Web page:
Criterion Dreaming: 5 Movies That Made Me a Cinephile

51y6xRUTHbLLife grants us a limited number of “mothership” moments: raptures of sudden belonging, occasions when our weirdness transforms into an asset, when something beloved and elusive enfolds us.

The Criterion Collection has played a more-than-supporting role in quite a few mothership moments that I’ve had over the course of 25 years.

You might say that Criterion has been the Ward Bond in my love affair with cinema. Or maybe the Edward Everett Horton. Not the object of my affection, but an oft-present catalyst, a cherished pal, a wry observer, an intermediary, a bringer of joy and plot developments.

I see a clear trajectory in my attachment to Criterion films. Through 5 DVD experiences, I evolved from that odd teenage girl who liked to watch old Hollywood movies into a far-gone cinephile—somebody who devours information about film and always hungers for more.

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Even when I set aside personal favorites and epiphanies, Criterion served as my introduction to almost every essential art film that I’ve seen—though I have plenty of shameful blind spots—whether through a DVD I owned, a library loan, a title I streamed, or a college screening I attended. When I go over the highlights of that list, it sounds like an art-house litany: M, La règle du jeu, The Seventh Seal, L’Avventura, Hiroshima mon amour, À bout de souffle… and so on.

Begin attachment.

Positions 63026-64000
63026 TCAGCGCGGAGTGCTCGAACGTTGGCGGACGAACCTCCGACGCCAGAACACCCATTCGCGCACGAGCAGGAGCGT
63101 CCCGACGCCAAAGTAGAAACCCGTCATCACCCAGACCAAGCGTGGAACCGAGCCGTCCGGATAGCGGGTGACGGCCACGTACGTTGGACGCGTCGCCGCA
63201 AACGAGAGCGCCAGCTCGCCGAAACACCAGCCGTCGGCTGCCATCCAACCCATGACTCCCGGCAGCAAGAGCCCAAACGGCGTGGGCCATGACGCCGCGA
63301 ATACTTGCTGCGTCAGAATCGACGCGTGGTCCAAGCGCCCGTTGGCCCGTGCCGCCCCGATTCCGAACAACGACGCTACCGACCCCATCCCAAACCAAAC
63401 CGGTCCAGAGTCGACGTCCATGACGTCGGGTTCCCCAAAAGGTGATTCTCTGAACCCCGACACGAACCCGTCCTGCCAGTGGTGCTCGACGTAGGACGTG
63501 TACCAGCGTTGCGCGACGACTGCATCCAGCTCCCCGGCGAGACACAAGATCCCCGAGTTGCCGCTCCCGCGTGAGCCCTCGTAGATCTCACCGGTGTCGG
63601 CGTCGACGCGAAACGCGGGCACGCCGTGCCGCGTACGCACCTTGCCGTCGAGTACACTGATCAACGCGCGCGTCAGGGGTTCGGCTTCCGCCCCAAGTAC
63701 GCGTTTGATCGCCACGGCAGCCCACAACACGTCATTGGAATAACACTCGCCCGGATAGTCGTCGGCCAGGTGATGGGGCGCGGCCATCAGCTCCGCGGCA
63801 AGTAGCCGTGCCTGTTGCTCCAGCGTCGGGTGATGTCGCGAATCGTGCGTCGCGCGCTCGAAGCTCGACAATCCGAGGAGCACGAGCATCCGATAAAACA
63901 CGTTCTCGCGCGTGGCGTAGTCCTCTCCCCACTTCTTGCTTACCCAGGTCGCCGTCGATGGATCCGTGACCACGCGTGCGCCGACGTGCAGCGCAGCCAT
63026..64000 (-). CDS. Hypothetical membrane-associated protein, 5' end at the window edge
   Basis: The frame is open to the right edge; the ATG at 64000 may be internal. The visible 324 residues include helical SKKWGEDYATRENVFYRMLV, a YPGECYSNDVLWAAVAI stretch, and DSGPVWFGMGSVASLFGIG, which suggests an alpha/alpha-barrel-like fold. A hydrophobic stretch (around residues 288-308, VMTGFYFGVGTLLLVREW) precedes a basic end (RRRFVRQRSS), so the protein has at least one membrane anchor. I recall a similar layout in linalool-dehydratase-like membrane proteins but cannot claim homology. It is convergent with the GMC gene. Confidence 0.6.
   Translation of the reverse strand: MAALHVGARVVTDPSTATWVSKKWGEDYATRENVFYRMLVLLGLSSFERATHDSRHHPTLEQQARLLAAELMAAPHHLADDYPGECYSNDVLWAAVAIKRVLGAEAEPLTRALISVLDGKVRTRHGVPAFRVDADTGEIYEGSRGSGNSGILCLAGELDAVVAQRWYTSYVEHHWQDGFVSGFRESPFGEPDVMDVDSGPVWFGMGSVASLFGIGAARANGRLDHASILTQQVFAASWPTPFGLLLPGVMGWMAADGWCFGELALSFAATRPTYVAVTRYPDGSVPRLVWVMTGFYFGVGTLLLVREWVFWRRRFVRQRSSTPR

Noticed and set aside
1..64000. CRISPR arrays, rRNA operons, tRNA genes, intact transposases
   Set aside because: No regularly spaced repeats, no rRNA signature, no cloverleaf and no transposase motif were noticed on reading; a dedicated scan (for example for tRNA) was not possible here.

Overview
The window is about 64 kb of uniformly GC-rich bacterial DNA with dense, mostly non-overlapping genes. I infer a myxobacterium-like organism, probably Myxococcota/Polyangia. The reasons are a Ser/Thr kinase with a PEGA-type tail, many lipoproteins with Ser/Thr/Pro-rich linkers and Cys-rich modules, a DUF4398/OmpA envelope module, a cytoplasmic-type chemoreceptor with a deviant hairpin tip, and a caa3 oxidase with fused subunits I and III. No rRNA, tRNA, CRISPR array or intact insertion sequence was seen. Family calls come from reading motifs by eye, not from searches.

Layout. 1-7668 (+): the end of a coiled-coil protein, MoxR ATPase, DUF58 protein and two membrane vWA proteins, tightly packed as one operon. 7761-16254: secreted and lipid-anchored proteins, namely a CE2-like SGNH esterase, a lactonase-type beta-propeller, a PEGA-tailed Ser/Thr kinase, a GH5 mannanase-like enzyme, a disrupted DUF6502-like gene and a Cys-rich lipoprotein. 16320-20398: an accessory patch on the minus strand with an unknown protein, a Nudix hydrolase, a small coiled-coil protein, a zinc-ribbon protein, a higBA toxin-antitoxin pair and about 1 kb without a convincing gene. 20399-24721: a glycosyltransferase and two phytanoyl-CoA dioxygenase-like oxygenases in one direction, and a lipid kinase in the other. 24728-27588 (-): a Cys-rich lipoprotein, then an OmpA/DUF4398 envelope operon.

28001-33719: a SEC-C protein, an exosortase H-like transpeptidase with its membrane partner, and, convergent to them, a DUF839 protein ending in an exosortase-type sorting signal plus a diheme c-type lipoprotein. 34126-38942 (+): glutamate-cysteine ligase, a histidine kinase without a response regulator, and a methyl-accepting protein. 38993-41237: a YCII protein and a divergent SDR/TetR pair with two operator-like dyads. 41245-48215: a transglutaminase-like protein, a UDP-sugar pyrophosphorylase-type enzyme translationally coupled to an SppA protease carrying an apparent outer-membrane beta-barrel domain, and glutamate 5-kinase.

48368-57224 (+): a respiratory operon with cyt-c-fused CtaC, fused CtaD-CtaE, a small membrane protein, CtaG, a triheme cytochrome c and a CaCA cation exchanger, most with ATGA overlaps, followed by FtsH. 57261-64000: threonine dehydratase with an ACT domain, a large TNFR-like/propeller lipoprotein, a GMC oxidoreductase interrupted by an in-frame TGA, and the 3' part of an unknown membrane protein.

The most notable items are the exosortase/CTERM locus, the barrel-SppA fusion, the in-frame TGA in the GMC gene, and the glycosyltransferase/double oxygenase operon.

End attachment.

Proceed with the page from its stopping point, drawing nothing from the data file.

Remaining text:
I can only write about and understand film by looking through the lens of who I am, but the movies I watched during my formative years as a cinephile refined and focused that lens. And many, nay, most of the movies that taught me how to look at movies came with Criterion spine numbers.